Have you ever needed a car repair that cost you hundreds of dollars? Or maybe even a couple of thousand dollars? I sure have. There’s no doubt about it, paying for car repairs is no fun.
Costly repairs can happen pretty easily too, with the prices of parts and labor being what they are.
It’s frustrating and inconvenient, and it’s even worse if you don’t have the money to pay for what you need. That’s usually the point at which you wish you had a new car. But should you get one?
Getting a new car instead can be tempting
A new car sounds so good, right? Instead of constantly paying for car repairs and maintenance, you can just get a comfortable, nice-looking, reliable new car.
It’ll have a bumper-to-bumper warranty, so you (supposedly) won’t have to worry about a thing. Reliability is great!
According to Experian Automotive, the average monthly payment for a new car in the fourth quarter of 2015 was $493, and the average amount financed was $29,551.
$29,551 and $493 a month will buy a LOT of car repairs and maintenance.
Way more than you’re likely to have over 67 months, the average new car loan term.
If you bought new in that case
You’d essentially be trading the possibility of some several-hundred dollar repairs for the certainty of 67 several-hundred dollar payments.
$33,031 worth of them in fact, plus your down payment.
That makes no sense. It’s even worse if nothing’s really even gone wrong with your car, and you just think it might because your car is “getting old”.
I remember thinking that way back when my 1990 Miata was about 6 years old. You know what though? I came to my senses and didn’t spring for the new car. Instead, I stuck with the Miata (which I love). It’s 26 years old now and still super reliable.
Now I’m not suggesting YOU ought to keep our car for decades or more, but waiting until you have the money can make an enormous difference to your bottom line and your lifestyle.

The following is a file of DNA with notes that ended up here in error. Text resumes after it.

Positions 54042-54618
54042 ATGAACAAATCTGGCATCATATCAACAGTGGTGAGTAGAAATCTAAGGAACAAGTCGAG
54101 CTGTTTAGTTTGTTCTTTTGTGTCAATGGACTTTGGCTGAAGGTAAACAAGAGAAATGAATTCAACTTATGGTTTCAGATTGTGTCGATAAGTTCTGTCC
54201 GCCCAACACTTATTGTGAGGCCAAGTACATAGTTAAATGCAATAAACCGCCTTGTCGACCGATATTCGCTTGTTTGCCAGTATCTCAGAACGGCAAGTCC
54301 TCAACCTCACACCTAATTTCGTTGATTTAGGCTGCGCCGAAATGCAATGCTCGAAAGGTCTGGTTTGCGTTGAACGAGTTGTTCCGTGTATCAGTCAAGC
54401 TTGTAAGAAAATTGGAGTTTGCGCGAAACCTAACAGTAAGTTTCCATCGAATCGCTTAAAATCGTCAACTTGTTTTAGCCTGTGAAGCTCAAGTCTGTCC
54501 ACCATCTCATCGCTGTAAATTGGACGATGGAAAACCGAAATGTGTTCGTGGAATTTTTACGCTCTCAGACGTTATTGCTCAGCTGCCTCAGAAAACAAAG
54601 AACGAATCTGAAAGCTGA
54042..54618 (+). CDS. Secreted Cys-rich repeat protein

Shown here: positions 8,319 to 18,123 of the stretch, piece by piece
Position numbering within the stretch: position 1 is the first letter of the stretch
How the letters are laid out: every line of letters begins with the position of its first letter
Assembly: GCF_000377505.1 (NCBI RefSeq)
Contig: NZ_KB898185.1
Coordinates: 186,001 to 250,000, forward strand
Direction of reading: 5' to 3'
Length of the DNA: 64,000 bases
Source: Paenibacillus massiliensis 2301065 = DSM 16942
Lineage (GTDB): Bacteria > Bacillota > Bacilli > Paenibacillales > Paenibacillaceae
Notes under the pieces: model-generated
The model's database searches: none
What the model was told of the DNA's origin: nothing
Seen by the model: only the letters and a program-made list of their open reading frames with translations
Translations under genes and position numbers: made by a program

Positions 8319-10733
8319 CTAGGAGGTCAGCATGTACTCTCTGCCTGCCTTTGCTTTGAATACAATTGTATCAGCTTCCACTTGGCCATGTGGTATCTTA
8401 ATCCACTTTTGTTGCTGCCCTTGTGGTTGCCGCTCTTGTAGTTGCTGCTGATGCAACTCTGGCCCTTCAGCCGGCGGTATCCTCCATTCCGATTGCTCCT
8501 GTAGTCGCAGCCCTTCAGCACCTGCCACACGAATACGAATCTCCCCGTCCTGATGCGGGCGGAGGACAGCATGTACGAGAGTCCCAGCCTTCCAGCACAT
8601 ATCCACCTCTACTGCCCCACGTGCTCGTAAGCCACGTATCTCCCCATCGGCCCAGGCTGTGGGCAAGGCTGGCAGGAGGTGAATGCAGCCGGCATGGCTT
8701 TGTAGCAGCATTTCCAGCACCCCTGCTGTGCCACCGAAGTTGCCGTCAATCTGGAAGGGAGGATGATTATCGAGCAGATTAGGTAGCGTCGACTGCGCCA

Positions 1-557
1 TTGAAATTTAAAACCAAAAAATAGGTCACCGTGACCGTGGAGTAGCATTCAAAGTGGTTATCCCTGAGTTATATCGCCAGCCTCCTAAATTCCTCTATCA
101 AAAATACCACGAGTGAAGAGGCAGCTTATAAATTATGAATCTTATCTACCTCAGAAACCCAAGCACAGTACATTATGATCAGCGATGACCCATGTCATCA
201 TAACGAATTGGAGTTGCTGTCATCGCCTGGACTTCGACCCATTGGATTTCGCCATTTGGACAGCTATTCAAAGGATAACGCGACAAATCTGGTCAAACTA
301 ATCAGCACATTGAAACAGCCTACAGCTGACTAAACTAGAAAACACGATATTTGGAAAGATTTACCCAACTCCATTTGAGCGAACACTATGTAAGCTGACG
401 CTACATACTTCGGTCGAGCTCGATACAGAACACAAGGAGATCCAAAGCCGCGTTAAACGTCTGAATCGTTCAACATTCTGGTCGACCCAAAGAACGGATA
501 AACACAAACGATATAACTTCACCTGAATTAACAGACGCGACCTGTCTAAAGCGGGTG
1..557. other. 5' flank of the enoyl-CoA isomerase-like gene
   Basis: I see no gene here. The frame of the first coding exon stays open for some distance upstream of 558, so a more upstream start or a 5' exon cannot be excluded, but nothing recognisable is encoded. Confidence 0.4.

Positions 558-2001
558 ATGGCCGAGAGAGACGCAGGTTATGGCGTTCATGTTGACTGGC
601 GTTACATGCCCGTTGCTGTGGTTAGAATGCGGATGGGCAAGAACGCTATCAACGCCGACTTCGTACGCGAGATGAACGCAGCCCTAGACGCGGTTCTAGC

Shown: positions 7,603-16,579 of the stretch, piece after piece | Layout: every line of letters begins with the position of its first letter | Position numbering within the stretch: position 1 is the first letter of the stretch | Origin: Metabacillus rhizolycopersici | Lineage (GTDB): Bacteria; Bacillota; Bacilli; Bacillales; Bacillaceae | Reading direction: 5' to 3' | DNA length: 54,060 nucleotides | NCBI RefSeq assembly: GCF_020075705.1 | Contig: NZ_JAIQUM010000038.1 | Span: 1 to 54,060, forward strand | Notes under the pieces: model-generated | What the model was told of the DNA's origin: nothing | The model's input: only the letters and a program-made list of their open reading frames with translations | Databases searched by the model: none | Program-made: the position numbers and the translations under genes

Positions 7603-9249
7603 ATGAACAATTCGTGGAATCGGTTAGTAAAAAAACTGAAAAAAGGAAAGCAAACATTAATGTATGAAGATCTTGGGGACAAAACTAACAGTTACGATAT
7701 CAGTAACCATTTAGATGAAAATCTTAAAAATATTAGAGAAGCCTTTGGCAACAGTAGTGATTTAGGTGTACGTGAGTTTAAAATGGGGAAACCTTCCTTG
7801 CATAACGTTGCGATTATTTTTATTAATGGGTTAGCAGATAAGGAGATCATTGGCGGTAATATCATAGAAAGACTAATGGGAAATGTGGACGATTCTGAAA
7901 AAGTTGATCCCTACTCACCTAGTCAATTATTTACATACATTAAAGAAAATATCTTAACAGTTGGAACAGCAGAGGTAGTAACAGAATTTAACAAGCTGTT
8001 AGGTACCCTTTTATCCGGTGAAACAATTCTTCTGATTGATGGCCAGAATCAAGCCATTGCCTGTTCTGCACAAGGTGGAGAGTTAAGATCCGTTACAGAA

When replacing a car makes sense
There absolutely are times when replacing a car makes sense over paying for car repairs. To my of thinking, that’s when:
Your car really is breaking down all the time (say, on a monthly basis) as opposed to it just feeling like it’s always breaking down.
You’re not confusing maintenance (new tires, alignments, brake jobs, clutch, timing belt, battery, checkups) with repairs (your radiator springing a leak, for example.)
You just want a different car for whatever reason and can afford one.
But they only truly make sense IF you’ve got the money to pay for that replacement car (after selling your current one).
Paying cash for a car
“But I can’t afford to just buy a car outright!” you may say. And, maybe you don’t have that kind of cash just sitting around, waiting to be spent on a car.
But, I’d argue that if you don’t have the cash to buy a car outright, or to pay for expensive repairs, you also can’t afford to be spending hundreds of dollars a month on a car payment. Every month, without fail.
But you can get your current car fixed now — or maybe even fix it yourself even if you aren’t mechanically inclined, since labor is often a big part of the cost. (Hint: YouTube & a Haynes repair manual can be super helpful.)
Once you’ve got the immediate situation taken care of, you can start setting aside whatever you’d thought you could afford in monthly payments into a replacement car fund.
You can either keep that up until you can afford to pay cash for the car you really want, or until you’re able to at least buy a better car than what you have now with cash. (And then rinse and repeat, til you get the car you really want.)
Patience is key
If you want to get ahead and get out of debt, you’ve got to be patient. I know it’s no fun. I’ve never heard anyone say, “Oh I’m so happy to wait for something I want right now!”
I’ve certainly never said that myself. But I have heard people say that they’re so glad they don’t have a car payment anymore. (I sure am.)
And I’ve heard many people say that it’s worth the time and effort it takes to get out of debt. In fact, I’ll say right now that it’s AWESOME, and I’d do it all again in a heartbeat.
So do what’s best for you financially long term. Don’t let a car payment drag you down. Beat the cycle of debt instead.